Economic Incentives A Question Of Fairness
The economic development world is holding its breath, waiting for the U.S. Supreme Court to act on a lawsuit that is the “biggest thing” to happen in that arena ever.
At stake are the economic development tools — the incentives — states offer businesses to keep/lure them, tax abatements and brownfield redevelopment grants being chief among them.
If the U.S. Supreme Court goes one way, those methods are gone for good. If it tilts the other way, everyone plays on with basically the same set of rules.
So what changes?
Maybe not much.
West Michigan is blessed with some stalwart economic developers and some municipalities that certainly are development minded.
The concern, then, is about the rules, not the results of a court case. If the rules, whatever they may be, are applied fairly to all states, West Michigan remains a player in the game and may even benefit from such a decision (at least nationally, but probably not globally).
Regarding those concerns, The Right Place and other economic developers have said they will use all incentives provided by the legislature, regardless of perceived flaws.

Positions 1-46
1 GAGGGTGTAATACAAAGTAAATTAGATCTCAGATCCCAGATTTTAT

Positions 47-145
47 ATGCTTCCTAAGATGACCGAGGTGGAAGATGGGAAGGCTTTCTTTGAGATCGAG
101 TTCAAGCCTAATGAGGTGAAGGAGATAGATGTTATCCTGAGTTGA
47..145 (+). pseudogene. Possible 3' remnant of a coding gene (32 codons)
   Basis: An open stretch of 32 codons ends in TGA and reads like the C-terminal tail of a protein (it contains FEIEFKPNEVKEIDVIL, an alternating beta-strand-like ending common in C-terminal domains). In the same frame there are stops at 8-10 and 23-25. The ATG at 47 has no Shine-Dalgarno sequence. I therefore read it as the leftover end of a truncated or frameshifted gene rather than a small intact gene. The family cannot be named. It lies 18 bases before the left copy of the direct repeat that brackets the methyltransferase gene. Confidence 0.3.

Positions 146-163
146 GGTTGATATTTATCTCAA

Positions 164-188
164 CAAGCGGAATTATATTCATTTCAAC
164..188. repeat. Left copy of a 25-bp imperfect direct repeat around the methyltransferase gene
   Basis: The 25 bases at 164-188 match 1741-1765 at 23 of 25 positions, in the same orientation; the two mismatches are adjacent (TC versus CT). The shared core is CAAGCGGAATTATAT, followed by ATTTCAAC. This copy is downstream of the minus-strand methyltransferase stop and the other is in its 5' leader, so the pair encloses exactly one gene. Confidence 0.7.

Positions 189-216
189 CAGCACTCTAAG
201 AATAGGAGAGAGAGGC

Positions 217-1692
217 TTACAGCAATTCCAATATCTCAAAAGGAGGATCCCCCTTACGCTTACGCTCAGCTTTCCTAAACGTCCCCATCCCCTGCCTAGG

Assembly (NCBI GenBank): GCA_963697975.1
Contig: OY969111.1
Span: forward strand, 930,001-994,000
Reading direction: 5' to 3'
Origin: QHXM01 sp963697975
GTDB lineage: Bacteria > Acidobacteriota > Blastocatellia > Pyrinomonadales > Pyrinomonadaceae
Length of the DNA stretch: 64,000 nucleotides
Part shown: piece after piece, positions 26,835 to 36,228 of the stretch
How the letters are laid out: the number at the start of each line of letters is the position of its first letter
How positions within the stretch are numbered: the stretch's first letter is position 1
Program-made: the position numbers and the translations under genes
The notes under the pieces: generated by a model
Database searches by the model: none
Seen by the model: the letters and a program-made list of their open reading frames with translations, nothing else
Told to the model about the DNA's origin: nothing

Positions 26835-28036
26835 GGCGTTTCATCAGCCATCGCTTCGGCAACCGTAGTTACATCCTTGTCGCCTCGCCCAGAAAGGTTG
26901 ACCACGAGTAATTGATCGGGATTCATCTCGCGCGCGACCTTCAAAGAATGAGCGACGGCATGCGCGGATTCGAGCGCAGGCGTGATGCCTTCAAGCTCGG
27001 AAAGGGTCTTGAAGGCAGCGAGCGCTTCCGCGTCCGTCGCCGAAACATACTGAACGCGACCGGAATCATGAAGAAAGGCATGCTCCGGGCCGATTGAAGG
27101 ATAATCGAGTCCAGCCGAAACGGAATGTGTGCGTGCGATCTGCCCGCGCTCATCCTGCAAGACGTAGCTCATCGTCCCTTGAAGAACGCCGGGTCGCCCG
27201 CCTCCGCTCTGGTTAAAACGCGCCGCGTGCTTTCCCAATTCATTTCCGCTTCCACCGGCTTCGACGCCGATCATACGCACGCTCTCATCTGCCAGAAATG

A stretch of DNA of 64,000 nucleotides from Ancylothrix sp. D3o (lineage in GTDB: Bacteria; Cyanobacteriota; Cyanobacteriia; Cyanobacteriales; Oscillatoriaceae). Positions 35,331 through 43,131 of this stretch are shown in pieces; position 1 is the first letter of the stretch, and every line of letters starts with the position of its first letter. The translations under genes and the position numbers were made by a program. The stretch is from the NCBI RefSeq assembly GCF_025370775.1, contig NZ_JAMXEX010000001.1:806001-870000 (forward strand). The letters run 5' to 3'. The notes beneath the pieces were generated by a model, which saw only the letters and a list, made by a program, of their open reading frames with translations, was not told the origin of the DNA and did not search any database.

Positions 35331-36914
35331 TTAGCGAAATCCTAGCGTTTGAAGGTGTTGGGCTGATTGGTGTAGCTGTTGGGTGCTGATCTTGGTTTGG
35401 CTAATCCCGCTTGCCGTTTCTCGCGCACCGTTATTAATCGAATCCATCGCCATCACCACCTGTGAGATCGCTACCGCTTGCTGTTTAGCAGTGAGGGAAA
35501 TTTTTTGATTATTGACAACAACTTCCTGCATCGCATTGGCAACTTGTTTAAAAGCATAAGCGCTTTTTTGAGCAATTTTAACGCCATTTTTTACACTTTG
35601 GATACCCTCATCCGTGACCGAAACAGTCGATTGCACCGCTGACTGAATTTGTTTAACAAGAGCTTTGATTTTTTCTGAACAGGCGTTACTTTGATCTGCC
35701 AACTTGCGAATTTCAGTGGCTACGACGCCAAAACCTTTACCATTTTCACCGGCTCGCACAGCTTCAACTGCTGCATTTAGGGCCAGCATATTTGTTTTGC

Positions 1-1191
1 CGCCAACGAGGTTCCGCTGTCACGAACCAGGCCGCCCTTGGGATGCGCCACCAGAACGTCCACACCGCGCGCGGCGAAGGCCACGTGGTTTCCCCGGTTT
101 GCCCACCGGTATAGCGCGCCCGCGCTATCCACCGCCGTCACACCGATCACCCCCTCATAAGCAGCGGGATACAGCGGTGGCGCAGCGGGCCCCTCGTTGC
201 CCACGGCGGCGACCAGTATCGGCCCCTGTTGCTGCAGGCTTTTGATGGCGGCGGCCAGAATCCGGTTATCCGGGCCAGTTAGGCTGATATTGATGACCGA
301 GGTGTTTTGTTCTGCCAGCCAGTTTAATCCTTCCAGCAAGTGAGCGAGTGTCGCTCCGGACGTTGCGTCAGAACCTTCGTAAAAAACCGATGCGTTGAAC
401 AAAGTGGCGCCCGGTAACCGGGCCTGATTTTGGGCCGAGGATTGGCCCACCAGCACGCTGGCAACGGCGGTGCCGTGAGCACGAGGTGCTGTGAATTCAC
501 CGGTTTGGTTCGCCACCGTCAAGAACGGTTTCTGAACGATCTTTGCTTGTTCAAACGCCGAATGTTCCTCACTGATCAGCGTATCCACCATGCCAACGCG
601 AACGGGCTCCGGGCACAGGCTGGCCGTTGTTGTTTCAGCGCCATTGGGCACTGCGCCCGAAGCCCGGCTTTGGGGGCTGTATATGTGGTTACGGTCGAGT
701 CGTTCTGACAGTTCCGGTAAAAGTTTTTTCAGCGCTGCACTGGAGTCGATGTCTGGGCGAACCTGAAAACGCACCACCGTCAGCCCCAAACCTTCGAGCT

A similar attitude was seen this fall in Caledonia Township, where the municipality was persuaded to adopt a tax abatement policy for the first time.
“I think the fact that we haven’t needed one is indicative of the demand for companies to move here,” said Township Manager and Planner David Zylstra. “But there was a lot of pressure to come into conformity with what other communities are doing.”
The same competition among states is seen at the local level. For every Lacks Enterprises, which had scouted locations in Indiana and South Carolina, or Emerald Graphics (Wisconsin and Texas), there is a small business playing one municipality against another.
Tom VanRee, owner of Legacy Precision Molds, formerly of Wyoming, told the Grandville City Council that he would relocate if council members approved his company’s Recovery Zone designation. The first company in Greenville’s newly expanded industrial park, located in the new Electrolux Renaissance Zone, was Grand Rapids Tooling Center.
“Tax abatements were developed to give the stressed communities a level playing field,” Zylstra said. “When everyone just started offering tax abatements, it took the tool away from the communities that the legislation was originally intended to benefit.”
So again, it’s a question of fairness. Whatever the rules of the economic development game become, they should be applied fairly to every jurisdiction.
Now, whenever a public official speaks out against an incentive — as Grand Rapids Mayor George Heartwell did during the first round of Recovery Zones, and City Commissioner Jim Jendrasiak did during the Alticor hotel decision — they do so alone.
“The problem is that, until everybody is required to stop, no one can afford to stop,” Terry Lodge, one of the co-counsels in the lawsuit going before the Supreme Court, told the Detroit Free Press.
Is that fair?